Arthur Ignatius Conan Doyle was born on May 22, 1859, in Edinburgh, Scotland. The Doyle’s were a prosperous Irish-Catholic family, who had a prominent position in the world of Art. Charles Altamont Doyle, Arthur’s father, a chronic alcoholic, was the only member of his family, who apart from fathering a brilliant son, never accomplished anything of note. At the age of twenty-two, Charles had married Mary Foley, a vivacious and very well-educated young woman of seventeen. Mary Doyle loved literature and was a very good storyteller which she imparted to his son.
From the age of nine, Arthur was sent to boarding school in England for his education. His time there was unhappy as he hated the bigotry and corporal punishment that was part of the climate. At seventeen he graduated and returned home where he helped commit his father, who was clearly unbalanced. Family tradition would have dictated the pursuit of an artistic career, yet Arthur decided to follow a medical one. This decision was influenced by Dr. Bryan Charles Waller, a young lodger his mother had taken-in to make ends meet. Dr. Waller had trained in the University of Edinburgh and that is where Arthur was sent to carry out his medical studies. He met many fine authors (James Barrie and Robert Louis Stevenson) while studying, but the man who made the biggest impact was Dr. Joseph Bell, a man who used all of his talents–deduction, logic and diagnosis. These qualities would eventually be found in Sherlock Holmes.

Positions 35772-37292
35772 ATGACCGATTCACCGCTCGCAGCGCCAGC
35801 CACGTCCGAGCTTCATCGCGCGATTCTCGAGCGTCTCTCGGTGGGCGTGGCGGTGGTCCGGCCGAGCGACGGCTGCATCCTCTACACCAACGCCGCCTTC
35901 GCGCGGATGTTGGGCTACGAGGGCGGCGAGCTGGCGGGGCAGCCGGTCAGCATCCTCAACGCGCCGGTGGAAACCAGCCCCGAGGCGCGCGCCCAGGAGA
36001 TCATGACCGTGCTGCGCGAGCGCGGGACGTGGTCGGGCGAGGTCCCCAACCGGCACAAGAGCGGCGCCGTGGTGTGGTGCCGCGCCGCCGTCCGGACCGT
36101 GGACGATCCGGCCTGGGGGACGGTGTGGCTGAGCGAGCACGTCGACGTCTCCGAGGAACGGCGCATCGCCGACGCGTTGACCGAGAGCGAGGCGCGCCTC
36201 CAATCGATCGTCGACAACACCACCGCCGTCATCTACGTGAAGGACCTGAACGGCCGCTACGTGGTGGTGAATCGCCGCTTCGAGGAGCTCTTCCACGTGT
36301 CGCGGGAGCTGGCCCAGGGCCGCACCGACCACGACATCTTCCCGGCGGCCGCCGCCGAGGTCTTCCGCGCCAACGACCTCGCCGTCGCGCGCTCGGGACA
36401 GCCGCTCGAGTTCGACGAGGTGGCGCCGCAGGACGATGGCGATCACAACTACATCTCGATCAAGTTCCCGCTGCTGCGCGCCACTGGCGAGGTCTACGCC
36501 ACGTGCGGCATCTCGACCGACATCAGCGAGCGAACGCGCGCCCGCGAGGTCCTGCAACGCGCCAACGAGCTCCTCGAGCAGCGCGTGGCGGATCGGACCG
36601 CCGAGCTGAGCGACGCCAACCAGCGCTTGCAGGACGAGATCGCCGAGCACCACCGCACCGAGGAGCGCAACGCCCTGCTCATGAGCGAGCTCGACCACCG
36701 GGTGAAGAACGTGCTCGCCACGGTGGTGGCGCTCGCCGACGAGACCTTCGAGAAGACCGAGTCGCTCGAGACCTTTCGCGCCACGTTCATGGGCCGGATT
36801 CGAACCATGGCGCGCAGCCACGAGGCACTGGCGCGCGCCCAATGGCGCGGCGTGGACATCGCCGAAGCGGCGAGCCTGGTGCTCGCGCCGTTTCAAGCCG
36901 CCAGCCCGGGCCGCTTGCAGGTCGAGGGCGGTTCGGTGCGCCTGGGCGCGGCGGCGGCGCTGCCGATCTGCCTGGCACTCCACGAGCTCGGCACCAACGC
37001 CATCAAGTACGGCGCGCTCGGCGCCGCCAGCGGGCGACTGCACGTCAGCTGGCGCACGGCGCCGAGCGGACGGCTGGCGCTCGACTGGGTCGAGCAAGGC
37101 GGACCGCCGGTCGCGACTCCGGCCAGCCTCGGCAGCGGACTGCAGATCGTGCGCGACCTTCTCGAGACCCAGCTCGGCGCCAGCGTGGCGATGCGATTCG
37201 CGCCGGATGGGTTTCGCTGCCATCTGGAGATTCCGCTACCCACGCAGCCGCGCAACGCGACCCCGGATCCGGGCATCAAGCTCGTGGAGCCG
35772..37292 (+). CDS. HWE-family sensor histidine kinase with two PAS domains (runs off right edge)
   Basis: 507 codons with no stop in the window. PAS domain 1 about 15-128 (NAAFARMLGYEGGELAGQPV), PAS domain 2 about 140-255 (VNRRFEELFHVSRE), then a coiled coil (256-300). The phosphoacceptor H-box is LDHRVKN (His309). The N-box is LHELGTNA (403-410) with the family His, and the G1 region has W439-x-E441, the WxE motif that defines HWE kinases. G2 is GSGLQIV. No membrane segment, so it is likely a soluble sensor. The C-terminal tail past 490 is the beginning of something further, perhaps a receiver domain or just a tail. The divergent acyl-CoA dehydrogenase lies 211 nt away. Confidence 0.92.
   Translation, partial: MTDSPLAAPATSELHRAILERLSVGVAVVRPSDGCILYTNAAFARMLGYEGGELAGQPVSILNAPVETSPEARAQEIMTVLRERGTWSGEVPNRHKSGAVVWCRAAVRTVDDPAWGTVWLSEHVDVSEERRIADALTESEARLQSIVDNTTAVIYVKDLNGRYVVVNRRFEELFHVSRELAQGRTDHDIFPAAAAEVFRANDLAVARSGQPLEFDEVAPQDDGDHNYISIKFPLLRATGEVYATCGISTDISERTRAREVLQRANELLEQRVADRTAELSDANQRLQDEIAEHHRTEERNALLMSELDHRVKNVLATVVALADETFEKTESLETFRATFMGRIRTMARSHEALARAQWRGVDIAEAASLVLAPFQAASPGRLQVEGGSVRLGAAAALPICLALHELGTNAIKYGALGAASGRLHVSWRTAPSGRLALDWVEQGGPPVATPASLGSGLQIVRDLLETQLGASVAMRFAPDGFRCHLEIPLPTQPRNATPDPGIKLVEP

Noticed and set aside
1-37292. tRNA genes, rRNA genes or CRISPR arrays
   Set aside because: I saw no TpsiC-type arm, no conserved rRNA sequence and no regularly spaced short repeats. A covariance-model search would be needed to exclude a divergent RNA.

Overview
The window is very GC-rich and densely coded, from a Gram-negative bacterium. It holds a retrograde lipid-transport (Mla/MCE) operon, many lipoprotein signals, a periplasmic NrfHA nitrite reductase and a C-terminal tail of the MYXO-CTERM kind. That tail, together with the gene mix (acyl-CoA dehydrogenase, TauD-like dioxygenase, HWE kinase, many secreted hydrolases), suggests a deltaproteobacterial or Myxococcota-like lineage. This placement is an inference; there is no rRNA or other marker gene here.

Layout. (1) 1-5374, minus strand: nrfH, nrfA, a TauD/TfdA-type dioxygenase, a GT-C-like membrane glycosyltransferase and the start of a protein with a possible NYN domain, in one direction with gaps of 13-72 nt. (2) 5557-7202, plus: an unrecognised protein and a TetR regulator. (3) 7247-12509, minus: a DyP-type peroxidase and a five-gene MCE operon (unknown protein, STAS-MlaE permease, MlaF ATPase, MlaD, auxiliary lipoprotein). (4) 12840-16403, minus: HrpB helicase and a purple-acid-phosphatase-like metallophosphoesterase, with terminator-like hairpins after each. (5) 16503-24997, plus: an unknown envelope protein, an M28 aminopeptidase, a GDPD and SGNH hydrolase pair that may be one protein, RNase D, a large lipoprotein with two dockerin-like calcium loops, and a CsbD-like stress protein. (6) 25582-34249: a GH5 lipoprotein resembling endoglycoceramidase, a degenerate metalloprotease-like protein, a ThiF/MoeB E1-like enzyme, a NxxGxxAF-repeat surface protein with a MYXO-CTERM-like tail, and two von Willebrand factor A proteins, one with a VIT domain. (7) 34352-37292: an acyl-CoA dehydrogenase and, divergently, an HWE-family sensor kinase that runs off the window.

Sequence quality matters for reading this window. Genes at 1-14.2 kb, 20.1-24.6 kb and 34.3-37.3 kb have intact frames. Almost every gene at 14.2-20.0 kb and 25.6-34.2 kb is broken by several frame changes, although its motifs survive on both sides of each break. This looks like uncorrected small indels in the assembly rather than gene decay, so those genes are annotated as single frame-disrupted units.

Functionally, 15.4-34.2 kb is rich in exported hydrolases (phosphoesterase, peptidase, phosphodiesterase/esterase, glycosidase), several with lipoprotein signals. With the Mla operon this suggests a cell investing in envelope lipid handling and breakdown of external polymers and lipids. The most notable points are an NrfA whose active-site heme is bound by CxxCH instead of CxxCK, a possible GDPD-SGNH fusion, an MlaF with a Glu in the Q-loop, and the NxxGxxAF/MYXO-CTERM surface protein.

He worked very hard. During the next years, the young man divided his time between trying to be a good doctor and struggling to become a recognized author. In August of 1885, he found the time to marry a young woman called Louisa Hawkins. He described her in his memoirs as having been “gentle and amiable.”
In March 1886, Conan Doyle started writing the novel which catapulted him to fame. At first it was named A Tangled Skein and the two main characters were called Sheridan Hope and Ormond Sacker. Two years later this novel was published in Beeton’s Christmas Annual, under the title A Study in Scarlet which introduced us to the immortal Sherlock Holmes and Dr. Watson. This marked the start of a serious dichotomy in the author’s life. Sherlock Holmes, who very quickly became world-famous was a commercial success, but Conan Doyle wanted to be considered a serious author. Thankfully for us he continued his Sherlock Holmes series which continues to be popular.